Rick Weber (also known as DJ Rick Web) is a busy guy. Based in Greensboro, NC, he started as a professional mobile DJ in 2012 and is well known in the mobile DJ space with over 30K subscribers on YouTube. “It’s very surreal when I attend any mobile DJ convention and get stopped by a bunch of other DJs that know me online,” he says.
With his top social media influencer status under his belt, Rick then established a multi-op DJ and production company called Fusion Sound and Lighting in 2018.
“2019 is the first full calendar year for my new company Fusion Sound and Lighting,” he says. “Brand new city, first time running my own company, and already on track to break my record number of events in a year.”
On a typical day, he gets over 300 new messages, comments, and DMs on his phone.
It’s no wonder he had to learn how to manage a demanding workload–fast. Here, he shares how he ditched his 100-hour work weeks to get more time back without sacrificing growth.
Your goals don’t have to be crazy, just clear.
I sit down every year and create clear goals and a business plan. Nothing crazy. Just 5 to 10 goals, how to measure those goals, and the tasks needed to complete to achieve those goals. Then I print the goals out and hang them everywhere! In my office, bedroom, bathroom mirror. It keeps me focused.
In terms of success I measure the percent complete to the yearly goals and track our reviews for quality. Based on that we are going to end with a very successful 2019.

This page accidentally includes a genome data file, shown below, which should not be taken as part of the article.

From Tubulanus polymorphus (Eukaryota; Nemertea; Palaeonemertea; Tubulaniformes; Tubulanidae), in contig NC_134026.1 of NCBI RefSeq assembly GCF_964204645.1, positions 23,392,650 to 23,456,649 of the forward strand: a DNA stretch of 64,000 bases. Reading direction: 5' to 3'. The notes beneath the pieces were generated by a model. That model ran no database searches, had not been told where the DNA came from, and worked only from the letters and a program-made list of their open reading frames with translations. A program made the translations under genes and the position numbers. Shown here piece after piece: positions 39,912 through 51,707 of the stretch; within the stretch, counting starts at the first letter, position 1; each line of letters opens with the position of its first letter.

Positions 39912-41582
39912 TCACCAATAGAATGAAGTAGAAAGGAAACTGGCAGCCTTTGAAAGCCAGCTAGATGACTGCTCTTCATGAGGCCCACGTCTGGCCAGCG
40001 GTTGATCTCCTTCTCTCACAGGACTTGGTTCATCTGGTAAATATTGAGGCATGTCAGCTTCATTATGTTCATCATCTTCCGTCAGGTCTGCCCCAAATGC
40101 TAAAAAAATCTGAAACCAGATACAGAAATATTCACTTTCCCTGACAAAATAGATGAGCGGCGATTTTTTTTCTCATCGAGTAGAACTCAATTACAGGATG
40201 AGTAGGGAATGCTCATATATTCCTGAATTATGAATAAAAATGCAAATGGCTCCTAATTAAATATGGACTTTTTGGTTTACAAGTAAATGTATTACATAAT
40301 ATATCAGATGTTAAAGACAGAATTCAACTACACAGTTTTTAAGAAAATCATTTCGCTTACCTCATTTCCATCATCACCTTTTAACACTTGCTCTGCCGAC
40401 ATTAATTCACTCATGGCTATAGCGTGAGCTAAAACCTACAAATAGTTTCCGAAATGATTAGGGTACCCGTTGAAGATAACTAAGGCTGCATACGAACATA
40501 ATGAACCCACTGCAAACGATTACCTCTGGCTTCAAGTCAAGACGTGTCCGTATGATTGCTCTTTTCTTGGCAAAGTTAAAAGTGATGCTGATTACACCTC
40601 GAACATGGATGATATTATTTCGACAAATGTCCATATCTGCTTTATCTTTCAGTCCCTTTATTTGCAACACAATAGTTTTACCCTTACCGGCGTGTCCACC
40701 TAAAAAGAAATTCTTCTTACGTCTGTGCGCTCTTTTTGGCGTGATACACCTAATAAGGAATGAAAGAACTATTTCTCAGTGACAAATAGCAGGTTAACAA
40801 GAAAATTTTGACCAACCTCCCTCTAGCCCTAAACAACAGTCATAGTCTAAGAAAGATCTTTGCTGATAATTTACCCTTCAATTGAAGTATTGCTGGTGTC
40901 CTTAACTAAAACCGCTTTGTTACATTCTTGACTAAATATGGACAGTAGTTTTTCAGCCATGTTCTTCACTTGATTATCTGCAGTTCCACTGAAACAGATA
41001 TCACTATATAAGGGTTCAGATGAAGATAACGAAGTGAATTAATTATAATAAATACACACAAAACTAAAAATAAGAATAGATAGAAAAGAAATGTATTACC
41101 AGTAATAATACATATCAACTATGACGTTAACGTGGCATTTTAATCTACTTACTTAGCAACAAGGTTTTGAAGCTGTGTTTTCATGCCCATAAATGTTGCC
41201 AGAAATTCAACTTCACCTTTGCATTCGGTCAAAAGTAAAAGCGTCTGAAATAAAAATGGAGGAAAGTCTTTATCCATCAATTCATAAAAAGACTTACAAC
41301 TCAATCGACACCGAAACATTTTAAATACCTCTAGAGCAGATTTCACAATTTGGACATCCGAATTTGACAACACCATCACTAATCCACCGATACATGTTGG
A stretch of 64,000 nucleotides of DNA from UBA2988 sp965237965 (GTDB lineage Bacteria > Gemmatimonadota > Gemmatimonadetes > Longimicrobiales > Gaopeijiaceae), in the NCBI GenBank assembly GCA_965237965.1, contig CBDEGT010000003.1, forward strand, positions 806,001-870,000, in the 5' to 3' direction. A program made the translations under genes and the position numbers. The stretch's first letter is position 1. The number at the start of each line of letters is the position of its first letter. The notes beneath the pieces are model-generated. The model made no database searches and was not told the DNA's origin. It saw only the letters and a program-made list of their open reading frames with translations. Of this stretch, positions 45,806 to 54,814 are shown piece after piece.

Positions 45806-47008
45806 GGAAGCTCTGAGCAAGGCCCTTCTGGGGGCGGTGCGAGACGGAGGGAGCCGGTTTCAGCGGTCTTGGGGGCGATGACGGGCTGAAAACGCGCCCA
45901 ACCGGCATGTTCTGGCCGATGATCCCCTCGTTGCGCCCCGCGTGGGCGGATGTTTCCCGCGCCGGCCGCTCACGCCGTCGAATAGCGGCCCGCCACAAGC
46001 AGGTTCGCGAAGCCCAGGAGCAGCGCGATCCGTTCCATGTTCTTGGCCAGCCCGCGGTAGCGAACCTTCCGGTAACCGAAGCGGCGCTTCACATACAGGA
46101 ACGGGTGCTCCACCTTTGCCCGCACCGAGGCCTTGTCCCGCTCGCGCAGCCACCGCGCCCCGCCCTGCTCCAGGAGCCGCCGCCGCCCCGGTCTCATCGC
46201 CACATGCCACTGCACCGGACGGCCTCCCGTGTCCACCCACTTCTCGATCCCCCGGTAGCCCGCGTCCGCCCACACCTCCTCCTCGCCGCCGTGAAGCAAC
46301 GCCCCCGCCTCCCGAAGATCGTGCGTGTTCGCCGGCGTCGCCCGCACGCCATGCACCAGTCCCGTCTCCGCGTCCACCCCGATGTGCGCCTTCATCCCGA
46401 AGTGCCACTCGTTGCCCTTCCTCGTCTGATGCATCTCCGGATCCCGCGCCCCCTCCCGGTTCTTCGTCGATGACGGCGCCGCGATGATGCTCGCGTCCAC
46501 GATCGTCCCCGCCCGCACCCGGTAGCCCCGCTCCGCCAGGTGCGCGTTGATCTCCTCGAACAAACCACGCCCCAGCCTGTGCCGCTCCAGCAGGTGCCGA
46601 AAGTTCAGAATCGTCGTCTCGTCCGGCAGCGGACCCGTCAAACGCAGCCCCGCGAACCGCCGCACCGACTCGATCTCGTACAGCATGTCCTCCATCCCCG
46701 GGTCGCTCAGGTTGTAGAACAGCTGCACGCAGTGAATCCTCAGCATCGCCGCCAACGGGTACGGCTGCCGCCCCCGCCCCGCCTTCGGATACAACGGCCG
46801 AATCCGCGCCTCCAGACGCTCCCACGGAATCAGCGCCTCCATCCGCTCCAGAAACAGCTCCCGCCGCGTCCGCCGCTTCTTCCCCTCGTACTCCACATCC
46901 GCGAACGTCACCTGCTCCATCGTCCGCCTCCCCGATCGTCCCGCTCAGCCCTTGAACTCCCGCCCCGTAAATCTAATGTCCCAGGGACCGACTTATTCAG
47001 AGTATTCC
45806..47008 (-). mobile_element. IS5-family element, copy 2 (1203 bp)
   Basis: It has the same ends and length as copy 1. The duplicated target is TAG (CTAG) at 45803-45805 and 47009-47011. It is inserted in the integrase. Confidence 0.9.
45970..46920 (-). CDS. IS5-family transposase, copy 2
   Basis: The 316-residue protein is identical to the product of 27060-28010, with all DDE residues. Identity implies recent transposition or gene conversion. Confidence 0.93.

This year so far has been huge in terms of growth. The team currently consists of 2 additional DJs and 3 roadie/trainee DJs. In terms of events, we are 84% accomplished on our booking goal and 110% accomplished on our revenue goal for 2019. 2020 is set to be huge and we are aiming for a minimum goal to double what we did in 2019.
Think outside the box when looking for new clients.
The biggest success for our business has been tapping into the school dance market. Not your average school dances, we do them more like a concert stage, sound, and light performance. So far we have gained 3 schools in NC and it has been huge for the business. 3 schools might not sound like much, but when each contract is for $3K to $12K, you can see why schools are a huge part of the business.
To gain these schools, it was kind of old school marketing strategies. Cold calls repeatedly to 30 different local schools, sending flyers, repeatedly trying to get a meeting with the schools…then finally getting in the school to give a presentation on what we can do and how we do it. The presentation is where we are very successful at wowing the students and securing the school.
Use systems like HoneyBook to get your work life balance back.
Having a start-up company is no joke. I really got into a rough patch around the March-June timeframe of 2019. I was working 80 to 100 hours a week, stopped going to the gym, little to no sleep, never hung out with friends, rarely called family…
I overcame this in July by heavily getting back into my organization and planning, putting systems into place, and setting aside time each day for the gym, family calls, and making one day a week my off-day.
Honestly, HoneyBook is my number one favorite tool to help run my business. My favorite feature is workflows. I have created a bunch of workflows that are comprised of automated emails, to-do tasks for me and the DJ for that event, and brochures. Each workflow is meant for a client in each stage of the process.
This allows me to have constant communication with all my leads and my booked clients. They may be getting an automated email or a task comes up for me to send them a text.
I have created a system that allows me to manage over 150 active projects every day in about 30 minutes to an hour a day. I don’t think I could even come close to doing everything HoneyBook does for me manually in a day.